PhD Defense by Nayeon Kim

Event Details
  • Date/Time:
    • Tuesday April 20, 2021
      3:00 pm - 5:00 pm
  • Location: Atlanta, GA; REMOTE
  • Phone:
  • URL: Bluejeans
  • Email:
  • Fee(s):
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Summary Sentence: Hyperconnected fulfillment and inventory allocation and deployment models

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Thesis Title: Hyperconnected fulfillment and inventory allocation and deployment models



Dr. Benoit Montreuil, School of Industrial and Systems Engineering, Georgia Tech

Dr. Walid Klibi, Supply Chain Center of Excellence, KEDGE Business School


Committee members:

Dr. Alejandro Toriello, School of Industrial and Systems Engineering, Georgia Tech

Dr. Alan Erera, School of Industrial and Systems Engineering, Georgia Tech

Dr. Eric Ballot, Centre de Gestion Scientifique, MINES-ParisTech - PSL


Date and Time: 3:00 - 4:00 pm EST (Tuesday) April 20, 2021


Meeting URL:


Meeting ID: 790 503 442 (BlueJeans) 



Customer expectations for a faster delivery are increasing, with the prevalence of e-commerce and home delivery. In fact, many customers are expecting for same-day or x-hour deliveries now and offering such responsiveness becomes more and more critical for e-retailers to survive in a fierce market competition. However, many companies are simply lacking financial, physical, and/or operational resources to increase their responsiveness. Focusing on solving the challenges in the perspective of fulfillment and inventory allocation, we find a recently emerging concept, Physical Internet (PI), can potentially enable responsive yet affordable fulfillment for companies of any size by transforming asset-driven logistics operations to service-driven operations. This thesis investigates the potential of the hyperconnected fulfillment and provides an academic foundation for the relevant inventory operations to effectively satisfy the growing customer expectations for responsive deliveries.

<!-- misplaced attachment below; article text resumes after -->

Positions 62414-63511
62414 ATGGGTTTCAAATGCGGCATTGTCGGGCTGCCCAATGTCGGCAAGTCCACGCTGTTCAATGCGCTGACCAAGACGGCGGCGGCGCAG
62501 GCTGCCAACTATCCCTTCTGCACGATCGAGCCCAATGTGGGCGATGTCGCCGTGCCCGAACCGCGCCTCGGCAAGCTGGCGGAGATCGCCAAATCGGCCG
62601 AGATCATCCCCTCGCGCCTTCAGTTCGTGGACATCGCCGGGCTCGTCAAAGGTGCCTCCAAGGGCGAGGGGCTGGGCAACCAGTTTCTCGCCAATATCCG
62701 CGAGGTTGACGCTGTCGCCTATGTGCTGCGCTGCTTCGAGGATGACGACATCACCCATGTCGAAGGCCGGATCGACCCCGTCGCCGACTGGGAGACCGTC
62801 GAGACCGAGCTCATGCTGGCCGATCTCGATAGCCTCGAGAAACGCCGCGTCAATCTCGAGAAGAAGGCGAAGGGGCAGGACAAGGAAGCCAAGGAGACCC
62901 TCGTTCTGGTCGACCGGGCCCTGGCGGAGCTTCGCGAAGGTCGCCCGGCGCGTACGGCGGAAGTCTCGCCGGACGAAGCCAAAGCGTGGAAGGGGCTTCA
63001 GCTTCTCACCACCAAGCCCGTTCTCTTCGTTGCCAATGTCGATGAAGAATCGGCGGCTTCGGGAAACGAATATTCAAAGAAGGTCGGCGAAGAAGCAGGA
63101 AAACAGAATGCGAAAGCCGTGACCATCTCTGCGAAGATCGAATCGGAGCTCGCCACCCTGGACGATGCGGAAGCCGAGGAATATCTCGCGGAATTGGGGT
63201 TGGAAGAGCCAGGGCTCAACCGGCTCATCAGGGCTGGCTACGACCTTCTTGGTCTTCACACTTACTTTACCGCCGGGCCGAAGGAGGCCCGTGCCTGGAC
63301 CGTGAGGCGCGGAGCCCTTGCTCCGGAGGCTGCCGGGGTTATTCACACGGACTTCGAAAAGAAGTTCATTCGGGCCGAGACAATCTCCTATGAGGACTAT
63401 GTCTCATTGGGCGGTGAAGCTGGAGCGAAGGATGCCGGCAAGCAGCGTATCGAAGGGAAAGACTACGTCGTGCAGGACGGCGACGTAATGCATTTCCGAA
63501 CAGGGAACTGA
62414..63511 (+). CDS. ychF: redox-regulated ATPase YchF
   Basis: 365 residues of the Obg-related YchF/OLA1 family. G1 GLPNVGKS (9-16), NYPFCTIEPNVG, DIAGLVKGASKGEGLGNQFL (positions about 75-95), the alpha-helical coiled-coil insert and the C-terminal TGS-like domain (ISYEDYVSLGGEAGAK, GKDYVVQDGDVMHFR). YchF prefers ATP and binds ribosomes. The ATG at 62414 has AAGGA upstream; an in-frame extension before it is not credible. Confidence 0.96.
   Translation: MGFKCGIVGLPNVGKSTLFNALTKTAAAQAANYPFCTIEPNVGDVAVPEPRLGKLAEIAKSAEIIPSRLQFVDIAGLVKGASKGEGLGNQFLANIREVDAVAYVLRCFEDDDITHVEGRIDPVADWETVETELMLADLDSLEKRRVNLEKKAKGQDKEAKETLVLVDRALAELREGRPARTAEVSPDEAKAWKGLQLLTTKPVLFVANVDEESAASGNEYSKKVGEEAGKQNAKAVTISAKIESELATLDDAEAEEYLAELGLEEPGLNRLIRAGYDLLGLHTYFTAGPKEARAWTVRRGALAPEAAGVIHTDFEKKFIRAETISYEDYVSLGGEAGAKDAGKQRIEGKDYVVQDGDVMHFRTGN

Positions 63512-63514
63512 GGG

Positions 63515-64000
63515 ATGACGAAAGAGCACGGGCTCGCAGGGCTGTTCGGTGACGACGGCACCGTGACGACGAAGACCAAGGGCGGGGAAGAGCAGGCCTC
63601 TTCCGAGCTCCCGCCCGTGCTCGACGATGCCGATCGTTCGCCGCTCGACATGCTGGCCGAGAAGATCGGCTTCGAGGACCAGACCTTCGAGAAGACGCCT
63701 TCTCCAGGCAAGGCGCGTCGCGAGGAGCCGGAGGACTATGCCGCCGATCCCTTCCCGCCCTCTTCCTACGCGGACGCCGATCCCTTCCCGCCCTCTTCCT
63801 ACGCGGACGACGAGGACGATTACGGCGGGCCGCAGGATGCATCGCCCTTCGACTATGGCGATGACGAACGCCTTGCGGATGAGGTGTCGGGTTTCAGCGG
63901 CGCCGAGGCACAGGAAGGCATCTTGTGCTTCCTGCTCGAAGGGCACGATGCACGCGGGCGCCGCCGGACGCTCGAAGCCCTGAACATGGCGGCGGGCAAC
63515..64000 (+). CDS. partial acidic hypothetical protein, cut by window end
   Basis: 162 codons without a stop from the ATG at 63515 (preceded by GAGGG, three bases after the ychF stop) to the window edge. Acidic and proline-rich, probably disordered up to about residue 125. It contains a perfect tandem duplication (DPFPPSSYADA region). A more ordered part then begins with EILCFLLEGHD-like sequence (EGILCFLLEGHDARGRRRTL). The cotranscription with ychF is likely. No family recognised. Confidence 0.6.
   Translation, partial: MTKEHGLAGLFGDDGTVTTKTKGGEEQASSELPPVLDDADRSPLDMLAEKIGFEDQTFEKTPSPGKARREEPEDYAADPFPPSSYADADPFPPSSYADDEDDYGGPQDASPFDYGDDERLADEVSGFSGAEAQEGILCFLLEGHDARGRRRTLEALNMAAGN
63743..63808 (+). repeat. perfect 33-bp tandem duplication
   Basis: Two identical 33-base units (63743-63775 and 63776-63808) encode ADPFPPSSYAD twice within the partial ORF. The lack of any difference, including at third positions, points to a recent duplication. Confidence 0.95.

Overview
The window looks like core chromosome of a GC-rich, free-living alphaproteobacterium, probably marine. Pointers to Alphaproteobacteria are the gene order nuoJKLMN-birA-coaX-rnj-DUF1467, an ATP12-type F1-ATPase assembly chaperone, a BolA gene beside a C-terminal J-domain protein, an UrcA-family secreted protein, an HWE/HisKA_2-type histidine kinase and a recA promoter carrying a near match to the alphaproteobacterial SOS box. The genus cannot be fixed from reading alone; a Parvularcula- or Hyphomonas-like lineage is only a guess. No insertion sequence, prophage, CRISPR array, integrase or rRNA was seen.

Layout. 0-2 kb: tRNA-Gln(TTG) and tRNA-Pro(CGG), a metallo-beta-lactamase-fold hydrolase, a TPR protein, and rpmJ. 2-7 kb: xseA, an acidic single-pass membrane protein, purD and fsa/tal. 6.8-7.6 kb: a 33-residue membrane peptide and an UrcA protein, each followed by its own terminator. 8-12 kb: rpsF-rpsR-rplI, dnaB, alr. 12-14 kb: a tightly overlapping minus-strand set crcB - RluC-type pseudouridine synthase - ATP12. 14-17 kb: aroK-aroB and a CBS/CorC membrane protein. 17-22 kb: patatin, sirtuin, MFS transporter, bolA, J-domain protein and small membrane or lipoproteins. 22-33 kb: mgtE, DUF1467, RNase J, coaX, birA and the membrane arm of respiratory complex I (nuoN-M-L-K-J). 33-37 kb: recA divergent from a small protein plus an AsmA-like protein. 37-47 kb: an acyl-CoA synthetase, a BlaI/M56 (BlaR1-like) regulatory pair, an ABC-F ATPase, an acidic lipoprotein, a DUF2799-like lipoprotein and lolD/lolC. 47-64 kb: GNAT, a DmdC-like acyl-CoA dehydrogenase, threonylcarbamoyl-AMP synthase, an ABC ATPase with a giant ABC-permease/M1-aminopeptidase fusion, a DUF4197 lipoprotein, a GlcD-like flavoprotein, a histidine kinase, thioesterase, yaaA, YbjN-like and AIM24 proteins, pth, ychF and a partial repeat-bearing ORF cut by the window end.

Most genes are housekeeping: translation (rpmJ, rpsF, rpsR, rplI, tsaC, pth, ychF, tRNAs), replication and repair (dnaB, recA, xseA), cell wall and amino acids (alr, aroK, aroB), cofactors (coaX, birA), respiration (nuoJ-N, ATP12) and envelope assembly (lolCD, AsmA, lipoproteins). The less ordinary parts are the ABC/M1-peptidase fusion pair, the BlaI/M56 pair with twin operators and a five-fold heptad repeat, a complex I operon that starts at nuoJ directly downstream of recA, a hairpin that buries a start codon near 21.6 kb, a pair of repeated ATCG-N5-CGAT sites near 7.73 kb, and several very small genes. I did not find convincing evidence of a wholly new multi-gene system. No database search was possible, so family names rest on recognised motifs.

In Chapter 2, a hyperconnected fulfillment and delivery system is designed in the context of the last-mile operations in urban areas. We present a comprehensive system and decision architecture of the hyperconnected system. Then, we design the scenarios which show a gradual transformation from dedicated to hyperconnected system in each thread of delivery and fulfillment. We conduct a scenario analysis using a simulation platform built upon the system and decision architecture where autonomous agents are optimizing their decisions and interact with the environment. The experimental results clearly demonstrate the potential benefit of the proposed system by concurrently improving often opposing performance criteria: economic efficiency, service capability and sustainability.


Chapter 3 tackles an inventory allocation problem among multiple sales outlets. Specifically, we analyze a case where a dropshipper allocates availability to multiple e-retailers via availability promising e-contracts (APCs). Under the APC, the e-retailers do not observe actual availability and this information asymmetry leads them to pose a promised availability threshold (PAT). PAT is a retailer’s internal threshold set for each product, when remaining promised availability falls below which no more customer orders are accepted. The dropshipper's APC problem with PAT is modeled as 2-stage stochastic program with two stochastic parameters: demand and PAT. We design and evaluate three contract policies differentiated by the allowance level for overpromising: guaranteed fill-rate, controlled fill-rate, and penalty-driven fill-ratepolicies. The numerical results show the penalty-driven fill-ratepolicy is the dominating strategy for dropshippers especially under a lean availability.


Chapter 4 tackles a network inventory deployment problem for responsive fulfillment. The physical availability of inventories near the delivery locations becomes necessary for very responsive deliveries, which requires a broad and dense fulfillment network. The open asset utilization and service-driven fulfillment operations of the PI can enable affordable access to a decentralized open fulfillment network. Here, we evaluate the benefit of such a decentralized fulfillment network for a responsive fulfillment and develop an appropriate inventory deployment model, which possesses a partially pooled demand and inventory structure induced by responsiveness requirements, as a variant of Newsvendor. We derive a pragmatic heuristic inventory solution, W-solution. The numerical experiments over both theoretical and empirical demand distributions demonstrate the advantage of decentralized network and w-solution over centralized network and allocation-based inventory model, respectively.

Additional Information

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Graduate Studies

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Faculty/Staff, Public, Graduate students, Undergraduate students
Phd Defense
  • Created By: Tatianna Richardson
  • Workflow Status: Published
  • Created On: Apr 9, 2021 - 1:05pm
  • Last Updated: Apr 9, 2021 - 1:05pm